Therefore Be It Resolved
On Friday last week, 12 people senselessly died in Virginia Beach when one of their fellow employees roamed through three floors and the parking lot of a municipal building with two handguns and extended capacity magazines and committed yet another horrific mass killing in our nation. Another city in our nation is gripped by unfathomable trauma. Families and friends are grieving because their loved ones were brutally killed just trying to finish out their work week.
On Wednesday of last week, Scott Daniel Warren’s trial began in Tucson, Arizona. He is a border activist who helped a pair of migrants get water, food, clean clothes and lodging. Now he is charged with harboring and conspiring to transport illegal migrants. Warren says he was moved to offer assistance to the men because his faith guides him to extend mercy and compassion to people in need.
These are two very different stories. But they both leave me heartsick, shaking my head at a world that seems to have gone absolutely mad. The issues they once again raise for all of us — gun violence and immigration — are both so enormous and complex that some days I just feel helpless to do anything to change them at all.
In the United Church of Christ we try to have an impact on a great many issues. Conferences and our biennial General Synod pass countless resolutions on almost any issue you can name. Gun violence and immigration are two of those issues we’ve addressed. In the Minnesota Conference, we passed a resolution entitled “Preventing Gun Violence & Recognizing it as a Public Health Emergency” just last year; it echoed a similar resolution passed at General Synod in 2017. In 2016, our Conference passed the “Immigrant Welcoming” resolution; we led the way in seeing it passed at General Synod the summer after that. Both resolutions have something important to say about these complex issues and direct our public advocacy and effort.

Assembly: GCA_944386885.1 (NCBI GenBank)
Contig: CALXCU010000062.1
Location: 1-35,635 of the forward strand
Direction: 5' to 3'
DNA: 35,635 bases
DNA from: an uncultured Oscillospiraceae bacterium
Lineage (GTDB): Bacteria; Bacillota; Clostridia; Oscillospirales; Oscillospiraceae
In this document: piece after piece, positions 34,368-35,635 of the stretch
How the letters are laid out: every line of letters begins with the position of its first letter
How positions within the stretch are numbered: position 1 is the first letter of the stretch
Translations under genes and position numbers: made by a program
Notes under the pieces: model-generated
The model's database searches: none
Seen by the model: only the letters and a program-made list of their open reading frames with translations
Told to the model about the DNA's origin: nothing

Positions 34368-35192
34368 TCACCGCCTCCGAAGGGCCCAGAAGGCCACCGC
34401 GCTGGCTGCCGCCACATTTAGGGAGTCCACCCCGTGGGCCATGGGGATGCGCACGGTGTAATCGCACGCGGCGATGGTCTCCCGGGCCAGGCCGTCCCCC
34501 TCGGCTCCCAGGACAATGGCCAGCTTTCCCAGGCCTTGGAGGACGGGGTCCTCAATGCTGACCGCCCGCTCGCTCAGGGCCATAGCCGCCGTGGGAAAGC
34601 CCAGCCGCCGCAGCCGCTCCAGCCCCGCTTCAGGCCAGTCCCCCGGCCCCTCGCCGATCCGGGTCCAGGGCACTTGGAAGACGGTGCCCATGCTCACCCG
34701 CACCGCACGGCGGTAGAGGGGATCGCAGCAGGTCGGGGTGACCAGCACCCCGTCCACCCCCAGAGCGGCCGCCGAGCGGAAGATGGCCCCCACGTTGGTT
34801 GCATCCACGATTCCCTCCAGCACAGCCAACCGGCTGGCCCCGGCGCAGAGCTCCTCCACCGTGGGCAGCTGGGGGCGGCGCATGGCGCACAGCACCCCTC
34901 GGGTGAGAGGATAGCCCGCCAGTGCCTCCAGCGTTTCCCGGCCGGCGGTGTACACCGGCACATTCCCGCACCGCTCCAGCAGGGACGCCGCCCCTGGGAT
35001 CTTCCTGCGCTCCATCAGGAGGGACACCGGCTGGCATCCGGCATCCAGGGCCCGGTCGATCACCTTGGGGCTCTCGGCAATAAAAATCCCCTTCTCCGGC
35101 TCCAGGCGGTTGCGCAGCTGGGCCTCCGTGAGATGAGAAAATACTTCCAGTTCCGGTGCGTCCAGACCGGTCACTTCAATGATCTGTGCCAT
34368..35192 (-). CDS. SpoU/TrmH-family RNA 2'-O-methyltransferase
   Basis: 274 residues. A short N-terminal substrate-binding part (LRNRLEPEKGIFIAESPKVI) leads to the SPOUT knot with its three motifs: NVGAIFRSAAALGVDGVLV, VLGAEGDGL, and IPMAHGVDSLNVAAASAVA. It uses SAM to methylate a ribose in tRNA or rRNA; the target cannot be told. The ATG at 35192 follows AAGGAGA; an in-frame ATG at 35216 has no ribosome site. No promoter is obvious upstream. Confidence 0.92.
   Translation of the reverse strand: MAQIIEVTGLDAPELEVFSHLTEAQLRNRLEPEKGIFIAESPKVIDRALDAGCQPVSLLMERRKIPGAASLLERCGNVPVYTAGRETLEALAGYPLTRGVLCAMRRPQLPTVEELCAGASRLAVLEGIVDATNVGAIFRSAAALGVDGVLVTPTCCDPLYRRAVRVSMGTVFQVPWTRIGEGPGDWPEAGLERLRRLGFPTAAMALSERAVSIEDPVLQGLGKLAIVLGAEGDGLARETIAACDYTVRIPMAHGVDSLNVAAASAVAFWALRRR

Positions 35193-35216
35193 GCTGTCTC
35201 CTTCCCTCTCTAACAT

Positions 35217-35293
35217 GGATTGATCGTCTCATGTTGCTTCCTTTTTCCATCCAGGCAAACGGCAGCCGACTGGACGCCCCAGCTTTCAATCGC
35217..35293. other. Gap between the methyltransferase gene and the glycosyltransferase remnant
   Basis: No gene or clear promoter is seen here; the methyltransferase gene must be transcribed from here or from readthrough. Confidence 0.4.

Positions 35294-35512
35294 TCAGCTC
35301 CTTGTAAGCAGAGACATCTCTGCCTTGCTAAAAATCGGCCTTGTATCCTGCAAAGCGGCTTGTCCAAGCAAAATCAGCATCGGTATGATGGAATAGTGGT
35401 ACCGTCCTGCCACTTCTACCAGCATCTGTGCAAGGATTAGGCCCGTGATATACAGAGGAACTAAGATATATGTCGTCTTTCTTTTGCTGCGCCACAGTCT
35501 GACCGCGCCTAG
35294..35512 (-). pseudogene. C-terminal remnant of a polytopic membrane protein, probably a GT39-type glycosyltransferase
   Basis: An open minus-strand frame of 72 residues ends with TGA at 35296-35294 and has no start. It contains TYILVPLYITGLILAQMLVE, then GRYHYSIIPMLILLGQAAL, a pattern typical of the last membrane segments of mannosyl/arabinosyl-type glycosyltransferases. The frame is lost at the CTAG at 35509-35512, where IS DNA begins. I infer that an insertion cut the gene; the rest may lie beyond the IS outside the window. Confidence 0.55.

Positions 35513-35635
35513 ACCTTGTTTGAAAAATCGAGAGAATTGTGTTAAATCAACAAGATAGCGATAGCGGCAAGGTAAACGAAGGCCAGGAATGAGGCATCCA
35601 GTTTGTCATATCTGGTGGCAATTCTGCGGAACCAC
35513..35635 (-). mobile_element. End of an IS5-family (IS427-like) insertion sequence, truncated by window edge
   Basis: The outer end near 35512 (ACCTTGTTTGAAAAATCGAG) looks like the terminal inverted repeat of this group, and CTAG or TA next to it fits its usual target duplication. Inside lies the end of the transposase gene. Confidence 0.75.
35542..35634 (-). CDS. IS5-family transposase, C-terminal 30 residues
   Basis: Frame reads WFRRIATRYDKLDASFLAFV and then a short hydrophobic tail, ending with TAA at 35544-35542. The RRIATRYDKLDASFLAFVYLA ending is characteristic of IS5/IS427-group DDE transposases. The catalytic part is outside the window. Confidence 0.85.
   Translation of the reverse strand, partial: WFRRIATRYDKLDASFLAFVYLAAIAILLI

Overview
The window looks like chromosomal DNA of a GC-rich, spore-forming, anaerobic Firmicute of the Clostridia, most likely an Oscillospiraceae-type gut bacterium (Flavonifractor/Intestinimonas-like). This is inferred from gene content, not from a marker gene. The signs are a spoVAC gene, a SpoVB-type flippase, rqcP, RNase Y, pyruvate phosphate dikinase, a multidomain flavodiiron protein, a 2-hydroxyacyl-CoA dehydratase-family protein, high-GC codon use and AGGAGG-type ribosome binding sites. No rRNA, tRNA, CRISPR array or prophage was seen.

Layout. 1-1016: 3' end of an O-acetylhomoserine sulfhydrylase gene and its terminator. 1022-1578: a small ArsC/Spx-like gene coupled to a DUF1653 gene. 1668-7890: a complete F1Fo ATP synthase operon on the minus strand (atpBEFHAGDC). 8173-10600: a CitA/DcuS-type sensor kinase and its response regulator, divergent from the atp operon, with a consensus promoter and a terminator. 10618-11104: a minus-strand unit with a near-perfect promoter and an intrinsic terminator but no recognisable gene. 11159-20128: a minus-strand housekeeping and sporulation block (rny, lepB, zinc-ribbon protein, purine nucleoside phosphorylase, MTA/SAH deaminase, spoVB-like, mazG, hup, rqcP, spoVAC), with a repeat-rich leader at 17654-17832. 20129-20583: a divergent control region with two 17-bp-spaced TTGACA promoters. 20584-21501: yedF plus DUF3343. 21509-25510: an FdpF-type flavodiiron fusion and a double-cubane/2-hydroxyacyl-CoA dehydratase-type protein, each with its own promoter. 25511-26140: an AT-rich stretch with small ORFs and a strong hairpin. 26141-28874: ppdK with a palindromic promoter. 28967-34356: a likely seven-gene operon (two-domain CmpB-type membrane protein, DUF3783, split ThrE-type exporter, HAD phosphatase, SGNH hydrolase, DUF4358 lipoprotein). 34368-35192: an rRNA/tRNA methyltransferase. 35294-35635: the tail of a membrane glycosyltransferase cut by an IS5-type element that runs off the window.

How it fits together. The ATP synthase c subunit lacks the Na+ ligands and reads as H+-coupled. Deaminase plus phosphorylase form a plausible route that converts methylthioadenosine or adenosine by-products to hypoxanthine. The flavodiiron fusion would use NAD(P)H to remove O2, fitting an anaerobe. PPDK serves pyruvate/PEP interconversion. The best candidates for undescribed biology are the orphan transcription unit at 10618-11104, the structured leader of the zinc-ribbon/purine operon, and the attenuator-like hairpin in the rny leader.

There’s always a lot of debate about whether these resolutions we so boldly pass are really effective in shaping our shared witness and creating real change. There’s even a resolution coming to General Synod this summer that calls for a nationwide discussion on the future of resolutions and our social witness in the United Church of Christ, questioning whether the way we’ve always done it is the best way after all. True enough, if resolutions are simply statements that don’t actually move us to authentic, concrete action, they are indeed both useless and hypocritical.
But I’m not quite ready to throw in the proverbial towel when it comes to resolutions of social witness. At the very least, resolutions force the Church’s reflection on issues that matter, create space for conversation that we might not otherwise have. They cause us to reckon as one Body of Christ with how God is calling us to make a difference in the here and now. And they give us an opportunity to raise an alternative voice of compassion, justice, and love amid the noisy din of merciless, insane rhetoric that otherwise clutters our nation’s public dialogue. That matters. It matters more all the time.
Twelve people are dead in Virginia Beach, one more mass killing that will never make any sense. Thousands of people are still fleeing violence and poverty south of our border, while those who render aid to them may now be charged with a crime. It’s a crazy, senseless world we’re living in. So I’m going to be grateful that in the United Church of Christ at least we’ve not been silent. And I call on all of us to deepen our resolve to embody what we claim.
Reverend Shari Prestemon, Conference Minister